We Get Support From:
Become a Supporter 
 We Get Support From:
Become a Supporter 

Central Valley Dairy Farmers Plot Plan B In Case Of Flooding

Russ Allison Loar / Flickr
 

Russ Allison Loar / Flickr

Milton O'Haire is Stanislaus County Agricultural Commissioner. He's keeping an eye on the 100-year flood plain along the San Joaquin River and the Tuolumne River.

The area is home to six cow dairies and one goat dairy.

"There's some concern there if they have to be evacuated under an emergency as far as where we could we get those animals to," says O'Haire.

"One of the dairies has already evacuated because they've seen the flooding. But we still have five cow dairies that are holding fast."

O'Haire says Stanislaus County is encouraging folks in areas at-risk for flooding to contact dairymen further away to see if they have extra space in case dairy cows need to be re-located.

There are also regional dairies that went under during the Great Recession. O'Haire says they are shuttered now but they could be ramped back into operation in short order.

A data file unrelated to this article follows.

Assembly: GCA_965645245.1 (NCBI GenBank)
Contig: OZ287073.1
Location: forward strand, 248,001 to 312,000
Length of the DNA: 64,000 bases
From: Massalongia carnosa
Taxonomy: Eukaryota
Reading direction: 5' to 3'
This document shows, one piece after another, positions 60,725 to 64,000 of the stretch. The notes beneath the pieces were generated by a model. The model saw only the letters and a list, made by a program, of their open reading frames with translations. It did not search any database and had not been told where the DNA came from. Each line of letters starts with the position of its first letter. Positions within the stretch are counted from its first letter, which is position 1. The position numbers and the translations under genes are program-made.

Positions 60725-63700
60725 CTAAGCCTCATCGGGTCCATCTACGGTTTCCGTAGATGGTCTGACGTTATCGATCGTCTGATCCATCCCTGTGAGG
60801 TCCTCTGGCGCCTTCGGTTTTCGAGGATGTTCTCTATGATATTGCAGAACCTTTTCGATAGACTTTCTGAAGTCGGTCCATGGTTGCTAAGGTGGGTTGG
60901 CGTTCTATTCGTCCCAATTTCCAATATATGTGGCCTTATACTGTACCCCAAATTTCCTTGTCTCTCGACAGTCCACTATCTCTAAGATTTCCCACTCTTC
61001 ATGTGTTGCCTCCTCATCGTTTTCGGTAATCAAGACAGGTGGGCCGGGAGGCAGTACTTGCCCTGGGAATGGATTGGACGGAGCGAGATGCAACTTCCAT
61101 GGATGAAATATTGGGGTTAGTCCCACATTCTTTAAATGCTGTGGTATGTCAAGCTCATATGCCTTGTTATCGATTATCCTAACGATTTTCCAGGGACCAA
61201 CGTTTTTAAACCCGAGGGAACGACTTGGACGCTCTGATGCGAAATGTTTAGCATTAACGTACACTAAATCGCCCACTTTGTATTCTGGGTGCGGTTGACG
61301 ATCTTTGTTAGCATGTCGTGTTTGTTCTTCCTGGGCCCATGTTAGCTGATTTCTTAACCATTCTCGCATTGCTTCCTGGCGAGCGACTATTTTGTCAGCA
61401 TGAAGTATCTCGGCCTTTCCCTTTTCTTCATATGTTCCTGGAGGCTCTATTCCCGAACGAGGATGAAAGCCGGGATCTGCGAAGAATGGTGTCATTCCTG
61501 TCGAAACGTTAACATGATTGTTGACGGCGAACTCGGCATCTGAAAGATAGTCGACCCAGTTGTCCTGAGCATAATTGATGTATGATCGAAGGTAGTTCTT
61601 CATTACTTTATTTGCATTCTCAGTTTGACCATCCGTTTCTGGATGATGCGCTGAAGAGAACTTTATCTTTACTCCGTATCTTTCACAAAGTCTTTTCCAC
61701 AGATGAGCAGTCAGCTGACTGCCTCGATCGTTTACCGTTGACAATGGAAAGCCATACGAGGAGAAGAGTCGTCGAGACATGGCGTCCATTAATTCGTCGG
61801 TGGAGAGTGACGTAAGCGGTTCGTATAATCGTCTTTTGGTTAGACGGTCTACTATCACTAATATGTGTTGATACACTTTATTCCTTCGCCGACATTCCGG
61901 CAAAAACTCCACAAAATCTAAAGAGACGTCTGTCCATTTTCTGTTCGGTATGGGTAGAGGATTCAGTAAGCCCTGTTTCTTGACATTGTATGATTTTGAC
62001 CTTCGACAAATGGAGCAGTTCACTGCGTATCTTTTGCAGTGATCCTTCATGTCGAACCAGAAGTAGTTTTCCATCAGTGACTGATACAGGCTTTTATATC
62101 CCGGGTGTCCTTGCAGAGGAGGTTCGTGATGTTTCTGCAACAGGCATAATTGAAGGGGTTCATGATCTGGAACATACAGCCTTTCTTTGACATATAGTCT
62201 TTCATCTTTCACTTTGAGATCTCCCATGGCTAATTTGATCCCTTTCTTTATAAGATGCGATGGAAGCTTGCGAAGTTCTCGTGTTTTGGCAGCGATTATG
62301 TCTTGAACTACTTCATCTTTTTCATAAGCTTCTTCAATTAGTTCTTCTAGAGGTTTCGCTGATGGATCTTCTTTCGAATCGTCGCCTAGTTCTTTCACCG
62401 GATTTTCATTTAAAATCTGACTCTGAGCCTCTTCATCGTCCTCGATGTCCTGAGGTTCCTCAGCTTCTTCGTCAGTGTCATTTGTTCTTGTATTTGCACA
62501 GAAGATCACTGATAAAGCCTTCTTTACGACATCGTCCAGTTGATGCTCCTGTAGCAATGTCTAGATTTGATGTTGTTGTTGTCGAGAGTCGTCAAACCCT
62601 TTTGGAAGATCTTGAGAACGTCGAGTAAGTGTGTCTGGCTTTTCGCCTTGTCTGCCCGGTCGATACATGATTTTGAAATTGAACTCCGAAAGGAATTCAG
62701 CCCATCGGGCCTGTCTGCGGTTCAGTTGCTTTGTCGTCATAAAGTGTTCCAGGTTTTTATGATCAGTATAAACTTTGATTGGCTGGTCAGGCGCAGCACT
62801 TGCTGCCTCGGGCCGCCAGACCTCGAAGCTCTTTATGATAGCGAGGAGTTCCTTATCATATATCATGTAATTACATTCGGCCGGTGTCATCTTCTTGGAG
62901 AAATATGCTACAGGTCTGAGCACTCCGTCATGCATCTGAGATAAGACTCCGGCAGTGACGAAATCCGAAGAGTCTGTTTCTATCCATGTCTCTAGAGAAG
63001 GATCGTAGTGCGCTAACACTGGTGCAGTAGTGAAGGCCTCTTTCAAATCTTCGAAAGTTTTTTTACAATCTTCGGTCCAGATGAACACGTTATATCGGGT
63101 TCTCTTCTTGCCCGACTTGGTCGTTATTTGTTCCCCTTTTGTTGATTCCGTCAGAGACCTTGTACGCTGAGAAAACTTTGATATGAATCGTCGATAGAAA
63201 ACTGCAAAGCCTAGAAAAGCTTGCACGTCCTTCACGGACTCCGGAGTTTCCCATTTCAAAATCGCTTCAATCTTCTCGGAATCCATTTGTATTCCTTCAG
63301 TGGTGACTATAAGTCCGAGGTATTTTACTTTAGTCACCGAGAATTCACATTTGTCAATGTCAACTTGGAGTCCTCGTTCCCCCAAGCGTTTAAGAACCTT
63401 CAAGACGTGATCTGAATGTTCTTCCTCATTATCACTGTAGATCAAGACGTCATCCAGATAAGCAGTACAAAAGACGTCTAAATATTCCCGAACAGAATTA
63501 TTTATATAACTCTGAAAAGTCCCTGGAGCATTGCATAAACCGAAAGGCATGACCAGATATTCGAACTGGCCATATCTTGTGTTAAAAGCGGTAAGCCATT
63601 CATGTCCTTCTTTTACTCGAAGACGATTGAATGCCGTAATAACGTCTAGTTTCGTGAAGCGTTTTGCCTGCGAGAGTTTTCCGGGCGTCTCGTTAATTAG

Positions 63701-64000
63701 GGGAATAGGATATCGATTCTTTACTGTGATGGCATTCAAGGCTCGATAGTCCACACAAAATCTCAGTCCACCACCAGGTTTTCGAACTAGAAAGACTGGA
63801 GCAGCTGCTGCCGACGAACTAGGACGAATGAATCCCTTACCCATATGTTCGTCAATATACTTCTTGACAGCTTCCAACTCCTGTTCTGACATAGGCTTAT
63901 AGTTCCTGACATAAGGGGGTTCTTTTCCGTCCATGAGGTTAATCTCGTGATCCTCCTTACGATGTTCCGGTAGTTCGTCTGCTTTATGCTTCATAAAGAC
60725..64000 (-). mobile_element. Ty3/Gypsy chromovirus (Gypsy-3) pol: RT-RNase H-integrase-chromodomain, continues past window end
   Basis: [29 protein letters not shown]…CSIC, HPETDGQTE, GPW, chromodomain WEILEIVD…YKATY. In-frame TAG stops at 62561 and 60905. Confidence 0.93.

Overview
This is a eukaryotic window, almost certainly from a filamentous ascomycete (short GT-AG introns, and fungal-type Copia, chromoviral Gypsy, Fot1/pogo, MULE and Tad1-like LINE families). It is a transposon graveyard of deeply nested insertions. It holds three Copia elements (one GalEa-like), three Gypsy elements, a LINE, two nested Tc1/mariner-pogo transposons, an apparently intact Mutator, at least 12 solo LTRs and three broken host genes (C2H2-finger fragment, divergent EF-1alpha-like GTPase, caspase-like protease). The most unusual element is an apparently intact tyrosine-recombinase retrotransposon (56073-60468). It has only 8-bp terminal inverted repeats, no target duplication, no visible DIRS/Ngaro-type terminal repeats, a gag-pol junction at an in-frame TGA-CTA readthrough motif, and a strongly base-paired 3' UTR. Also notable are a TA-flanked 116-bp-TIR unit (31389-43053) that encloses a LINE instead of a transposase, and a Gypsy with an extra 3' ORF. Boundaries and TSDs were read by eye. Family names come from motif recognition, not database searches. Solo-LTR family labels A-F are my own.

Still, he points out that re-locating dairy cows is more challenging than simply moving cattle off the range.

"If they're wet cows, they need to be milked every day, at least once a day. You can't just take them out to the fairgrounds," says O'Haire.

In neighboring San Joaquin County, dairy farmer Frank Teicheira's family operates a dairy about three miles from the San Joaquin River. They saw a foot of water in the yard when the levee broke in 1997.

So, a few years ago, Teicheira hired a guy with an excavator to build his own levee to protect his dairy from flooding.

"It's like a ditch - you put dirt up on top. It's probably a four to five foot levee around the dairy," says Teicheira.

He hopes his little berm will hold up in case of flooding. His Plan B would be to move the cows about 15 miles to Tracy.

But that option would be too costly.

Last time he moved the herd Teicheira says it took his cows nearly a year to resume normal milk production.